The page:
BOULDER, COLO. — From coconut sugar to cannabis cuisine, the next big culinary trends reflect wellness, authenticity and adventure. Among the list of 2015 trend predictions compiled by Sterling-Rice Group, a Boulder-based consulting firm, are complex flavors, functional ingredients and a deeper exploration of food culture and community.
“An overarching theme here is the presence of millennials,” said Kara Nielsen, culinary director and trendologist at Sterling-Rice Group. “This bigger generation is influencing the deeper flavor exploration that we’re seeing, to continued exploration of wellness ingredients and foods that are better-for-you, and then we also have a few trends that reflect community connection, both to other elements of the food community as well as connections with the past and tradition.”
To compile its annual list, the group collects expertise from food industry experts, publications and trade shows to identify emerging trends in the industry. Not all trends hit the mainstream, but key drivers suggest a shift in consumer behaviors and need states that restaurant operators and food manufacturers may leverage in product development.
“We’ll have to see what large food companies start pushing this,” Ms. Nielsen said. “For example, how can ‘advanced Asian’ move into the grocery store? That could be frozen meals, sauces, prepared foods.”
Fare from the Far East has become a growing trend in fine dining, food trucks and everything in between. The newest wave of Asian flavors are spicier and more complex, driven by Northern Thai cuisine, Japanese okonomiyaki pancakes and tangy Filipino foods.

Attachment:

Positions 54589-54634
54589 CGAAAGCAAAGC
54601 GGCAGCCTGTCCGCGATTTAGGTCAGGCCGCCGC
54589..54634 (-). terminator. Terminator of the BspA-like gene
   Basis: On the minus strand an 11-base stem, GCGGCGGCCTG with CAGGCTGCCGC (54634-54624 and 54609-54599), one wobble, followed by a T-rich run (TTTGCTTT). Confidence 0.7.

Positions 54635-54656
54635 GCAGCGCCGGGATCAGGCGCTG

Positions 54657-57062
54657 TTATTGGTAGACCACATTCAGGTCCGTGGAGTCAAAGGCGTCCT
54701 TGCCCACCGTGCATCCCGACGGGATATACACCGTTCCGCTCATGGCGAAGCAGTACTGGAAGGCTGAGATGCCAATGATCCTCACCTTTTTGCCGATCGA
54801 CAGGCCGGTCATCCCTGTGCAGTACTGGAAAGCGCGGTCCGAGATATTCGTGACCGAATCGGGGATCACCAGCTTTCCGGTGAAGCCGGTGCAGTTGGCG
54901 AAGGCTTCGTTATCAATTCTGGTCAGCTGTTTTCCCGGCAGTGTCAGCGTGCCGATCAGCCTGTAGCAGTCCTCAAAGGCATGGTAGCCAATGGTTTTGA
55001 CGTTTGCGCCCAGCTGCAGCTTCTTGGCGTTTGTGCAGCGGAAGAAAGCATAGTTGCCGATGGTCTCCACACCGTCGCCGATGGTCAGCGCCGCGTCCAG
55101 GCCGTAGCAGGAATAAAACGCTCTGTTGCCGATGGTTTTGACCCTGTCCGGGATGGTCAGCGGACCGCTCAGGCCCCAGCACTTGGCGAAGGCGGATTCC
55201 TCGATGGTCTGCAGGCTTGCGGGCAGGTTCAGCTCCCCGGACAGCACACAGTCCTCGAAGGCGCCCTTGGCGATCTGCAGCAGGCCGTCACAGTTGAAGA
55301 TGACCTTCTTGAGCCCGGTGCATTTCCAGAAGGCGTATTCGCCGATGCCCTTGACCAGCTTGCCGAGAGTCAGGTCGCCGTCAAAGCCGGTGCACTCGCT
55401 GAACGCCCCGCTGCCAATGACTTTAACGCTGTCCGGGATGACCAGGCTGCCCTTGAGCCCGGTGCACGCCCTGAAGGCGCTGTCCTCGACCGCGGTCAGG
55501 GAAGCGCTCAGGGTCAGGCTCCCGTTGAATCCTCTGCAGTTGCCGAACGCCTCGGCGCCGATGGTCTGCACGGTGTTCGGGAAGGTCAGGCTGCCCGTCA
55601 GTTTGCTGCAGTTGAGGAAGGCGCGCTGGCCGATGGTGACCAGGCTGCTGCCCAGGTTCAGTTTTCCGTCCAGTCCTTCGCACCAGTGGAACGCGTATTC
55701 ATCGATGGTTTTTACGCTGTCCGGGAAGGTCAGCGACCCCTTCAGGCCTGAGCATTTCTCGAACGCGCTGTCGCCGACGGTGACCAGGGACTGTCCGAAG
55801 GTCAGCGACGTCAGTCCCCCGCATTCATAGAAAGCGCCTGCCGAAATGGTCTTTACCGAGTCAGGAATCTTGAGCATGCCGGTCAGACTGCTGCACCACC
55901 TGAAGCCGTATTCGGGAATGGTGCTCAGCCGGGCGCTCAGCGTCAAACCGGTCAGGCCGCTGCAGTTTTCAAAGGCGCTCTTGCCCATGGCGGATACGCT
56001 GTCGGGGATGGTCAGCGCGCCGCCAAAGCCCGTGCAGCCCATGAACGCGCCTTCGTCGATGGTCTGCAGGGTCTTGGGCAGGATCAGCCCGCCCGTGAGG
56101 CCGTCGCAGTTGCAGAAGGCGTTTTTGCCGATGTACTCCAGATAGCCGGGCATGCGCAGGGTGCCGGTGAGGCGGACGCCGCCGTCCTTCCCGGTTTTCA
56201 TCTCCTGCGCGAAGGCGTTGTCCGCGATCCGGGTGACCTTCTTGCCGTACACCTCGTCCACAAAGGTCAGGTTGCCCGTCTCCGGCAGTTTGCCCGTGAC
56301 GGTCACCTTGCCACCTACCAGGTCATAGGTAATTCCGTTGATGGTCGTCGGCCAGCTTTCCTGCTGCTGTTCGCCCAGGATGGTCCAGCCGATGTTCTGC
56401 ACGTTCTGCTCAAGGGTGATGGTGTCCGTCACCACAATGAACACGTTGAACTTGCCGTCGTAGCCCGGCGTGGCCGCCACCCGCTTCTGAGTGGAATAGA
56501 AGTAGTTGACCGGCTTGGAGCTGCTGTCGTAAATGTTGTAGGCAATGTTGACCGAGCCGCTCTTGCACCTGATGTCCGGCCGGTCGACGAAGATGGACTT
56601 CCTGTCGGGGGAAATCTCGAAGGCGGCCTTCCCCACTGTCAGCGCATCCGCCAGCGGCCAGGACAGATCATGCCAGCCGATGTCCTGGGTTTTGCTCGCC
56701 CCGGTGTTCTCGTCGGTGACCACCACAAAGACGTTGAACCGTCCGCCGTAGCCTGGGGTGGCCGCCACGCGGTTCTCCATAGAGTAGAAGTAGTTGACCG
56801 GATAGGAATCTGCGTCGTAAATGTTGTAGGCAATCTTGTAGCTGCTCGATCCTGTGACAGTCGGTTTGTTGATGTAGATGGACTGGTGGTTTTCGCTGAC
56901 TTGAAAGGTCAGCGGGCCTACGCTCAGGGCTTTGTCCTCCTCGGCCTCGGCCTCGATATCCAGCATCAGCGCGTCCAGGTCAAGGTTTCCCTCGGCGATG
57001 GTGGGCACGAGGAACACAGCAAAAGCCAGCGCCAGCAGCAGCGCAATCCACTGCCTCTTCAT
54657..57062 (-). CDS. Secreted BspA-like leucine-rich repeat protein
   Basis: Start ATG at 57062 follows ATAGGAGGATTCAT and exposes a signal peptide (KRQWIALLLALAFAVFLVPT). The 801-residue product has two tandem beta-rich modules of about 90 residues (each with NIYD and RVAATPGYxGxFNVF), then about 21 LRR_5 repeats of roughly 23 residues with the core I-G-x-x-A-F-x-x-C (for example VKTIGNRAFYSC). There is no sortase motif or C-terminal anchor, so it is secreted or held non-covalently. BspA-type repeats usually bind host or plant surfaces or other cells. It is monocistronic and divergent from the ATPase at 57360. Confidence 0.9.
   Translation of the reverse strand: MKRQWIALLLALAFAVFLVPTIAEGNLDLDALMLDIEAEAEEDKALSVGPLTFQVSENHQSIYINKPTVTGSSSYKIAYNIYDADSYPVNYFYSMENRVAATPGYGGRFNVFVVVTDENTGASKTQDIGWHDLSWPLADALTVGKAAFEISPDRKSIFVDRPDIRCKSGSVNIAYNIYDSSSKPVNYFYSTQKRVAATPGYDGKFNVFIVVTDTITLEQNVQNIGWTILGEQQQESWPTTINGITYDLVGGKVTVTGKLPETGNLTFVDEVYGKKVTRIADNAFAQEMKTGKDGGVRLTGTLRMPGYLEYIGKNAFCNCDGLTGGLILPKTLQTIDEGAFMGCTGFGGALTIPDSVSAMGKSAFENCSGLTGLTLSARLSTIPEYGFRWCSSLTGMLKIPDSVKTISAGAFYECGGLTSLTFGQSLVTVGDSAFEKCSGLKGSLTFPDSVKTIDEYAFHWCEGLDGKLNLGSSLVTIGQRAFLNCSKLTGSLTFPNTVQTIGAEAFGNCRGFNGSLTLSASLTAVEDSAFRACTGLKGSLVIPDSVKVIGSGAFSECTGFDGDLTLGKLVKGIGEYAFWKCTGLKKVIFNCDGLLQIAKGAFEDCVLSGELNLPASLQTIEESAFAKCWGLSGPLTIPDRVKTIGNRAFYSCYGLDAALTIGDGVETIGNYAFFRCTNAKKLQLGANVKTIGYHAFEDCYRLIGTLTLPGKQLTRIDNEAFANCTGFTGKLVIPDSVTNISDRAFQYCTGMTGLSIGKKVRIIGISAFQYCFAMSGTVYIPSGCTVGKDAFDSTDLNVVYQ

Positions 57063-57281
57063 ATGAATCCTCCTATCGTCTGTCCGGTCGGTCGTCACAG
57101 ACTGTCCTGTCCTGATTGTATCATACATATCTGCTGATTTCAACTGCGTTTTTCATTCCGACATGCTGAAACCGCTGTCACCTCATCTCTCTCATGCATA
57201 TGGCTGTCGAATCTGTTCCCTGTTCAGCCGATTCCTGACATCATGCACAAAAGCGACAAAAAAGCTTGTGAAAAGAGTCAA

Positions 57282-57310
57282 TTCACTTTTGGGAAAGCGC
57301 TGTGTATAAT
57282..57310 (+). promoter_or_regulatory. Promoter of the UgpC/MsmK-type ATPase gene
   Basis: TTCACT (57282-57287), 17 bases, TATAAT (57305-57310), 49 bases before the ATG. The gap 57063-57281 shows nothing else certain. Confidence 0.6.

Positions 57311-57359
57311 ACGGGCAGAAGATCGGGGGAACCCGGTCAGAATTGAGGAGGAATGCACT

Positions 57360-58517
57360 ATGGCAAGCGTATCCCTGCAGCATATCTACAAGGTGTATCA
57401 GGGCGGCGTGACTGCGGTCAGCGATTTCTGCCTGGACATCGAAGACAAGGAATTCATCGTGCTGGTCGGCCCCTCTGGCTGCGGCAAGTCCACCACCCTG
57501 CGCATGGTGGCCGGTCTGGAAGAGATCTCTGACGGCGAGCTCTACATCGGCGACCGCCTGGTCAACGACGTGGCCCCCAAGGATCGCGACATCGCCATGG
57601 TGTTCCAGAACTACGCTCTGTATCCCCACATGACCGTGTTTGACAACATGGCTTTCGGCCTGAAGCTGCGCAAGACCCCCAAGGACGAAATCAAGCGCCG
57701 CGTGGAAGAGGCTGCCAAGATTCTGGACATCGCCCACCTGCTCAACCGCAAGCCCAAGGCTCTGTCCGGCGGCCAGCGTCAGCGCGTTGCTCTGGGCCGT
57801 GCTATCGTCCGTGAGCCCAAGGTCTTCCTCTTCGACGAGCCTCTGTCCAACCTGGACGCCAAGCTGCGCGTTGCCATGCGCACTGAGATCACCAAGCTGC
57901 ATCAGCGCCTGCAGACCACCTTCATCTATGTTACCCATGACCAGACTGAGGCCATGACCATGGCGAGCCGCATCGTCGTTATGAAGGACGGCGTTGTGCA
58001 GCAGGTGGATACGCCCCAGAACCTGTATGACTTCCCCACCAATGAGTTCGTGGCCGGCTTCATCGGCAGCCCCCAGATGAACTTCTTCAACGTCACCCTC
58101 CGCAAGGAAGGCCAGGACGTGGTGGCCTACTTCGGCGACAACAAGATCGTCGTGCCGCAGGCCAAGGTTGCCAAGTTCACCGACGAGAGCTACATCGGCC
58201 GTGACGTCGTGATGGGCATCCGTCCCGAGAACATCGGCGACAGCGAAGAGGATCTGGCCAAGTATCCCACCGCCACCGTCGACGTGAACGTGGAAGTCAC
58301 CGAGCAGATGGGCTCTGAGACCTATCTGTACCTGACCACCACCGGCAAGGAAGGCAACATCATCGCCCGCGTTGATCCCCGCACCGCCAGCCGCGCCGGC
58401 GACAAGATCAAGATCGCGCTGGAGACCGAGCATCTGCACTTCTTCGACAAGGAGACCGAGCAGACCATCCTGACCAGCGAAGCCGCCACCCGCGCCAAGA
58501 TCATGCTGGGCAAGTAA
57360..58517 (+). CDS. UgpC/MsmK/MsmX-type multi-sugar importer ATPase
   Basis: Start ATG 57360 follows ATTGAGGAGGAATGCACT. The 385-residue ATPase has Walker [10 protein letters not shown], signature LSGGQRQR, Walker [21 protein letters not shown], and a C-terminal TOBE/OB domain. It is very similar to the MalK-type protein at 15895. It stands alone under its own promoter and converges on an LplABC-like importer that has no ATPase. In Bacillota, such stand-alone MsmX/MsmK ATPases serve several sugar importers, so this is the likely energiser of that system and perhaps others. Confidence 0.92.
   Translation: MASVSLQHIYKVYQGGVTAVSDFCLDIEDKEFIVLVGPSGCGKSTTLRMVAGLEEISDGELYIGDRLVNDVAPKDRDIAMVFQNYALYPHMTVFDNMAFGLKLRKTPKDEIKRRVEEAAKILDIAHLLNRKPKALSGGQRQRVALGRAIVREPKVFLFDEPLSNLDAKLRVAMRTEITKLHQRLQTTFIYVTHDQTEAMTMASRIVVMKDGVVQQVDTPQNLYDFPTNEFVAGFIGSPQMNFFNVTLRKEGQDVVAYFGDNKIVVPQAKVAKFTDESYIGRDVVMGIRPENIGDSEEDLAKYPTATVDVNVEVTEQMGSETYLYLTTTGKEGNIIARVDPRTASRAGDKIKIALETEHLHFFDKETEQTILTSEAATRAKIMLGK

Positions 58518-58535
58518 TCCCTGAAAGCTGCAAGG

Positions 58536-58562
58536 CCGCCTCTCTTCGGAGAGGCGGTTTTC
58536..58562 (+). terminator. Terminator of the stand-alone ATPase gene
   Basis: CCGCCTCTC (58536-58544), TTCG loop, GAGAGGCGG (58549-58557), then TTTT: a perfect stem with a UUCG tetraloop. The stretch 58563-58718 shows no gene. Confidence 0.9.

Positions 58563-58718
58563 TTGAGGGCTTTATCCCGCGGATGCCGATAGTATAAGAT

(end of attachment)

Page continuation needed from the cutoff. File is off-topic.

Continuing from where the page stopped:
“What we’re seeing are restaurateurs and food lovers that may have come from an Asian background or are familiar with deeper level of Asian foods and bringing into marketplace currently mostly in the restaurant format,” Ms. Nielsen said. “There’s a deeper exploration of funkier, fattier, hotter flavors.”
Matcha, matcha, matcha
Antioxidant-rich Japanese green tea powder has bubbled up in convenient formats to meet demand for ready-to-drink beverages with functional benefits. Boasting nutrients with less caffeine than green tea, matcha stars in Motto Sparkling Matcha Tea from The Verto Co., Boston, featuring ground green tea leaves, honey and organic agave, apple cider vinegar and lemon juice. Matcha Love canned green tea from Ito En, New York, is available unsweetened or sweetened with cane sugar.
“The biggest driver for the matcha is wellness and health and our love affair with superfoods and super ingredients,” Ms. Nielsen said. “And green tea has been on the radar for the past 10 years as a very legitimate health ingredient, whose reputation remains unshaken.”
From candy to cold-brewed coffee, creative culinary applications for cannabis are gaining ground in states where medical and recreational marijuana is legal. Cookbooks and cooking classes also incorporate the ingredient in foods that span beyond the brownie.
“In the places where it is legal, it has become a new entrepreneurial outlet for people who are enhancing baked goods, which is a little more traditional, but also things like flavored syrups for drink making,” Ms. Nielsen said. “Hopefully people will just be safe about it.”
The pursuit of hoppiness
A countertrend to IPAs, hop-free beers are on the rise. To create a flavor balance and aroma, brewers use herbs, spices and bitter plants such as mushrooms, sassafras, rosemary, hemp and reindeer lichen. Gruit from New Belgium Brewing Co., Fort Collins, Colo., contains horehound, bog myrtle, yarrow and elderflowers.
“It explores how many people today are on the hunt for new experiences, whether it’s aromatic or texture or flavor, and these beers, when they remove that bitter hoppiness, there’s more room for these other ingredients to come through,” Ms. Nielsen said.
Charcoal on fire